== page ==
Notice the reference to the gods of other nations in verse seven. The insinuation that other peoples were attended by, and prayed to gods other than Yahweh, underscores the antiquity of this particular pericope. Although the book of Deuteronomy probably received its final form in the seventh century B.C.E., its compilers and redactors structured their work so as to include some very early material. Hence the reference to other gods is representative of a period which predated the age of the classical prophets who helped Israel to enunciate its faith in the one and only God.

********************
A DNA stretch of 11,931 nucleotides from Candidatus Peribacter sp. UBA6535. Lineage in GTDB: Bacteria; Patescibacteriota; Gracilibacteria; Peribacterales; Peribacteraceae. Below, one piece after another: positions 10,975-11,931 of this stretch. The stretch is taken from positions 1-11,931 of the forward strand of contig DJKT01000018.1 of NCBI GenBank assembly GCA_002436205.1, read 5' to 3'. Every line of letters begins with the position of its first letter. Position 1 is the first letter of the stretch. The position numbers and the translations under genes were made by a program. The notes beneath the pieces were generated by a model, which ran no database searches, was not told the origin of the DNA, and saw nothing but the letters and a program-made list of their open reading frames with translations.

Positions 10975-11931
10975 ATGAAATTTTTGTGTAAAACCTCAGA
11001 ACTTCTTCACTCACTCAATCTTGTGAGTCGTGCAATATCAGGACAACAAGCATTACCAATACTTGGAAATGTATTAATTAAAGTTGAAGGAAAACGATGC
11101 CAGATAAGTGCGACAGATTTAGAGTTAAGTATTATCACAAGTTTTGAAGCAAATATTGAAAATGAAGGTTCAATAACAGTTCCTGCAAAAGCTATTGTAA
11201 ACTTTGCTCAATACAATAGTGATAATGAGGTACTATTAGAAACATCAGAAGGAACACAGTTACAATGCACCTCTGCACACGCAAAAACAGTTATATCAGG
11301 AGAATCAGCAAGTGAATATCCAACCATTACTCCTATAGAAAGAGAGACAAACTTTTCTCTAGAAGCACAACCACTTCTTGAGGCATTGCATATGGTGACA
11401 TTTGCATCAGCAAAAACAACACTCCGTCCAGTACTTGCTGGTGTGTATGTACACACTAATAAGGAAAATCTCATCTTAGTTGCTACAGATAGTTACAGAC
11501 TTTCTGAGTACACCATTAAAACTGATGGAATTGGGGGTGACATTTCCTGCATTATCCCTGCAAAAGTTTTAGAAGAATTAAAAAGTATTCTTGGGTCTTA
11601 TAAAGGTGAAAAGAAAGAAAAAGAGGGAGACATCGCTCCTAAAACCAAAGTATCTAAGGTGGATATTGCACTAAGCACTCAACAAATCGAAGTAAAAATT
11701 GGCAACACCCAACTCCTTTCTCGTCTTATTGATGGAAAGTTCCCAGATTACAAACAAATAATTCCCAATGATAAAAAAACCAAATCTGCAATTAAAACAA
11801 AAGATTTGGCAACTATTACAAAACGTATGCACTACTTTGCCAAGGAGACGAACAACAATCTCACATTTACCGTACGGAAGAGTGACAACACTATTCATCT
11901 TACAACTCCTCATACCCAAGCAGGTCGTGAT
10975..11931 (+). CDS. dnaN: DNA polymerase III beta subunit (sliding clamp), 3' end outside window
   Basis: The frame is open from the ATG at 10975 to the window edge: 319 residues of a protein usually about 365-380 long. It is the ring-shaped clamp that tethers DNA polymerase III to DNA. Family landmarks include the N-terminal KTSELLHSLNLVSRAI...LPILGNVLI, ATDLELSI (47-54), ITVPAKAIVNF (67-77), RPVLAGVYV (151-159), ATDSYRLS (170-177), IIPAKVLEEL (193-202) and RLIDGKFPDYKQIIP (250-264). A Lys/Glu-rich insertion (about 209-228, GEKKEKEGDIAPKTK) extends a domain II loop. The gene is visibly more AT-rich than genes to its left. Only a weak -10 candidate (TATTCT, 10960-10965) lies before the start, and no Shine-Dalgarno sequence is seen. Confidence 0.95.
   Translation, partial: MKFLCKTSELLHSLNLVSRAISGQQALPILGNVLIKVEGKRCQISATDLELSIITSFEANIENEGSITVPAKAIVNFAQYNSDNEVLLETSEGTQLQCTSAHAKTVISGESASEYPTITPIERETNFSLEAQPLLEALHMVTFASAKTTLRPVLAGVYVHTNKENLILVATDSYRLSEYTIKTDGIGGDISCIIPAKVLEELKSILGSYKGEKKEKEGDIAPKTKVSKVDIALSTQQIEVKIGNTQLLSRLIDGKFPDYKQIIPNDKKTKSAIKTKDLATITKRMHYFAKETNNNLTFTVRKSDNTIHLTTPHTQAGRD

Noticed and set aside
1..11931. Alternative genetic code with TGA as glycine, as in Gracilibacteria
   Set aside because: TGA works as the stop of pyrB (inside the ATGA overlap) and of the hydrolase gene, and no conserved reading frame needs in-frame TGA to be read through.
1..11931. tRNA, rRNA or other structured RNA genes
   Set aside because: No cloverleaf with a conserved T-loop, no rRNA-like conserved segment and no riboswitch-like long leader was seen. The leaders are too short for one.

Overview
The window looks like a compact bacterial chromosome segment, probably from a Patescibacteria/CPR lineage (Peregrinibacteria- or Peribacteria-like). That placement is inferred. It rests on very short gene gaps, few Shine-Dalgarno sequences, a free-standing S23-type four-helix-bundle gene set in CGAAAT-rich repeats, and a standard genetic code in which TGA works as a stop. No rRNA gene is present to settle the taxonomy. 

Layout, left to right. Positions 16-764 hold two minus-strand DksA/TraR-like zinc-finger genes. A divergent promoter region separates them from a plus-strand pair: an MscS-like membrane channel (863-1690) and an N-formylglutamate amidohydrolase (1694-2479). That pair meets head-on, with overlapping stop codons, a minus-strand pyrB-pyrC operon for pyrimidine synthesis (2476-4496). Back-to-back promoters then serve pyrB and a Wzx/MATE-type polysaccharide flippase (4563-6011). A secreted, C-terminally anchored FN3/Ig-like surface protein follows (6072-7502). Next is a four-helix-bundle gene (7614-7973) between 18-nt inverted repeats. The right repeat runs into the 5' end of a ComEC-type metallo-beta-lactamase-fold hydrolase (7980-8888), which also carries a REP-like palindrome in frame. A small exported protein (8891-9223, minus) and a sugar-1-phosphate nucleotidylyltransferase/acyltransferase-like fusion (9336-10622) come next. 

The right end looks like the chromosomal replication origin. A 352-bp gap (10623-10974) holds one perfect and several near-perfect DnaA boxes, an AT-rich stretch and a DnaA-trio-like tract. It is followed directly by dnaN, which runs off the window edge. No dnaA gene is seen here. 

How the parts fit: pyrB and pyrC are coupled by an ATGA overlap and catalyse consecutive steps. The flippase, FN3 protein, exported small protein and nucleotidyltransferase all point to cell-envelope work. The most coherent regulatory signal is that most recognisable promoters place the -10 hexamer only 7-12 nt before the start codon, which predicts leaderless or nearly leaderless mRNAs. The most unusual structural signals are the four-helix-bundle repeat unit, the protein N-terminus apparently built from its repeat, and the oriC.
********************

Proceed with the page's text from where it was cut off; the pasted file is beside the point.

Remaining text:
Notice also, the command that nothing should be added to or subtracted from the law in verse two. Such prohibitions were common and can be found in other legal documents of the ancient world, e.g. the Law Code of Hammurabi. Because Israel valued the law as the revelation of God’s will, it was inconceivable that any human person could improve upon God’s gift. Reginald Fuller (Reading the New Lectionary, The Liturgical Press, Collegeville, MN: 1976) has correctly pointed out that this reading was chosen to underline the distinction between the commandments of God and the traditions of humankind, which is the main point of today’s Marcan gospel. Suffice it to say, the Deuteronomic theologian has prepared the way for Jesus who will lead us out of the dark and tangled web of casuistry into the bold and simple light of the truth.

JAMES 1:17-18, 21-22, 27